Inside this issue
Lights from the Far Far North
Civil Engineer by trade I discovered photography at the age of 16 when Dad gave me his old Olympus OM-40 to play with, a 35mm semi-automatic film camera mounted with a 50mm f/2.0. Starting with the basics. Ever since that day, photography has been the way for me to combine the cartesian DNA of my Father through precise settings, accurate light measurements and clean composition; with the artistic breaking-the-rules genes of my Mother, all of that brewed in their shared passion for travels and the discovery of new cultures.
The captain is throwing the anchor for the 10th time at least, I have stopped counting by now. In that part of the fjord, the shores drop really quickly and the chains of our little icebreaker are too short to ensure a safe mooring for the night in that little bay protected from the element. Conrad our captain push the engines back on and we head further north towards Lilliehöökbreen Glacier in hope of a better luck. We are 79 degrees North, the North Pole is 900 kilometres from us…
End of April, it is somewhere around 2.00AM. We have been here for a few days now and with the 24 hours arctic sun, we lost all sense of time in that little life-capsule that is our ship. Ulla Rinman, an 80 feet icebreaker, Conrad her captain and Roger his Second; our little life oasis in the middle of Spitzberg’s beauty and wilderness…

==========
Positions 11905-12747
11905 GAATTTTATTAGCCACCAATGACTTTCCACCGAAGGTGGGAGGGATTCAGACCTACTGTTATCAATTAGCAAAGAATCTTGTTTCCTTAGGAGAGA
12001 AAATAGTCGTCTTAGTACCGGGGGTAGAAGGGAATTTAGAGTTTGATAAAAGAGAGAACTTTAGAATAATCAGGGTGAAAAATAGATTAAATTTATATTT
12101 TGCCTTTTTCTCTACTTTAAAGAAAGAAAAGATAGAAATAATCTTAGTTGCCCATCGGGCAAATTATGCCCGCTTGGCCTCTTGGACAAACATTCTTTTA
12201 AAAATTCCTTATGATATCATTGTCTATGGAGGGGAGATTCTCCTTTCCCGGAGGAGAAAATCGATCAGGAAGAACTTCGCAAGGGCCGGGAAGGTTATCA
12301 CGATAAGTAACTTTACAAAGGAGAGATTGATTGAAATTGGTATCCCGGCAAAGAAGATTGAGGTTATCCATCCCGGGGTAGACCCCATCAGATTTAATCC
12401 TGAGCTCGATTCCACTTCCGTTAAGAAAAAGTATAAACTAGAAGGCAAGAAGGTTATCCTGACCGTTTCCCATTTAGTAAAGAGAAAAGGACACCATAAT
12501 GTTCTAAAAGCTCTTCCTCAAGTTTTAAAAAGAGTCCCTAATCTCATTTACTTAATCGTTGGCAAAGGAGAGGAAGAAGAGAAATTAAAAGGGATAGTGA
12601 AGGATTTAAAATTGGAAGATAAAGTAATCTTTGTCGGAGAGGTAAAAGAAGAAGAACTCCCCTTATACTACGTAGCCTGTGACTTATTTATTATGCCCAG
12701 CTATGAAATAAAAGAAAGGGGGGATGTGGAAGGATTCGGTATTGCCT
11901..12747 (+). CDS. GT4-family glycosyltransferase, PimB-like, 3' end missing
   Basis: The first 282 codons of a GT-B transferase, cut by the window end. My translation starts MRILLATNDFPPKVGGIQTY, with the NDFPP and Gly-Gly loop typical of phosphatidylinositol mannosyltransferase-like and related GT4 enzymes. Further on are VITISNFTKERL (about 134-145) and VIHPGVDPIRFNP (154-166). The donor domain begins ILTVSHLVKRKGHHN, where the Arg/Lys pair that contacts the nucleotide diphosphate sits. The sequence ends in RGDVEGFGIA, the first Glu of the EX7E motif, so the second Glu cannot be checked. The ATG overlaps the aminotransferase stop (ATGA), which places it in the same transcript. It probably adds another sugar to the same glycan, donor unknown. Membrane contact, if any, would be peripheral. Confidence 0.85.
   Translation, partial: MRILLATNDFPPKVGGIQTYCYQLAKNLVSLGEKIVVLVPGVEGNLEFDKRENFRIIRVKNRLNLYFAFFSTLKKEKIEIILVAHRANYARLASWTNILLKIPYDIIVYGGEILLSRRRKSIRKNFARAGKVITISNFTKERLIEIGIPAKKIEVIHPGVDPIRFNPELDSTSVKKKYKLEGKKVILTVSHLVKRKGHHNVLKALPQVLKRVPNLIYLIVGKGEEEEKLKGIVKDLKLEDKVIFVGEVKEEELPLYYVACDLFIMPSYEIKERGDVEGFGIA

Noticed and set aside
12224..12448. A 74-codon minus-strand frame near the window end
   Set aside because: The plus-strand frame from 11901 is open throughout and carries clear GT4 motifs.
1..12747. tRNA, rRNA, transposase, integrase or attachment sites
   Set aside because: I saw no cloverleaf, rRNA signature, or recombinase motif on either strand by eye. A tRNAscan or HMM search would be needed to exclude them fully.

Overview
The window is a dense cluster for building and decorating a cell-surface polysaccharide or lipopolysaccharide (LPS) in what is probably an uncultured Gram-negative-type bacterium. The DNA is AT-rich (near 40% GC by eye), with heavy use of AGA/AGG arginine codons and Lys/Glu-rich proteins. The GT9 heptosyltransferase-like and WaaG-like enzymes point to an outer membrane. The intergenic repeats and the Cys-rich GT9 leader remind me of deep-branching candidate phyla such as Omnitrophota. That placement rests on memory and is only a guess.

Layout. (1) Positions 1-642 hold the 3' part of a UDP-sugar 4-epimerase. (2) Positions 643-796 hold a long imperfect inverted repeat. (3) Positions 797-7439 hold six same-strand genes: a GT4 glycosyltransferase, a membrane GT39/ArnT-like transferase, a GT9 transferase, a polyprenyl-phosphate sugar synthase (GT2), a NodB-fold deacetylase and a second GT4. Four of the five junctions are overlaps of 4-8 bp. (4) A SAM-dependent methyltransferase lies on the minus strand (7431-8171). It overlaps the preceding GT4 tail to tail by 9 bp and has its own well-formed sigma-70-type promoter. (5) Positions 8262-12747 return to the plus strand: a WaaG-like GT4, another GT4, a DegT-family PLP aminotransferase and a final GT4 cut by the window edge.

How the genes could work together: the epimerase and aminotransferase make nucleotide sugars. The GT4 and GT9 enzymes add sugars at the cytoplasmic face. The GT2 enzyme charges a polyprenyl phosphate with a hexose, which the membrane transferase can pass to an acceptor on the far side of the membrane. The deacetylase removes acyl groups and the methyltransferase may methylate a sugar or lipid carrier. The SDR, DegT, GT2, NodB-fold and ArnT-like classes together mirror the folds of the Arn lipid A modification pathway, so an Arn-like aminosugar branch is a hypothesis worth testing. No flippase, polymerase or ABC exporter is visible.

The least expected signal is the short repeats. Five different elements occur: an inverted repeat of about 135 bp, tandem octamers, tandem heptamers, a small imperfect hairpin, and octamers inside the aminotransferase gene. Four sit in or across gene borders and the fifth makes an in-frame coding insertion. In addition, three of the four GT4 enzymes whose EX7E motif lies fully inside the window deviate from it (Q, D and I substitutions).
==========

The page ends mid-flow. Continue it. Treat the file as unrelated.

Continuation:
Svalbard is a wind-swept archipelo of islands located just below the north pole where the only predictable thing with the weather is its unpredictability… Crisp blue skies, clouds, snow-storms, the 24 hours sun provides a regular light throughout the day, stronger and warmer at midday; harsher and colder during the « night »… Enough to maintain of photographers
Each weather pattern brings its own light, each more incredible than the other : the deep blue sky of the midday sun, a black sea under a stormy sky, a white-out day during a snowfall, a field of pristine white snow under the midnight sun, the softened light of a cotton-like cloud or the bright blue ice of a glacier under a covered sky. Combine that with the purity of the arctic ocean, the majesty of the mountains and the fragility the glaciers and you will get a sense for the delicate balance and the incredible fragility of that Far North world. The gentleness and sensuality of the lights simply bring to our eyes the fragility of that world and its need for care and protection…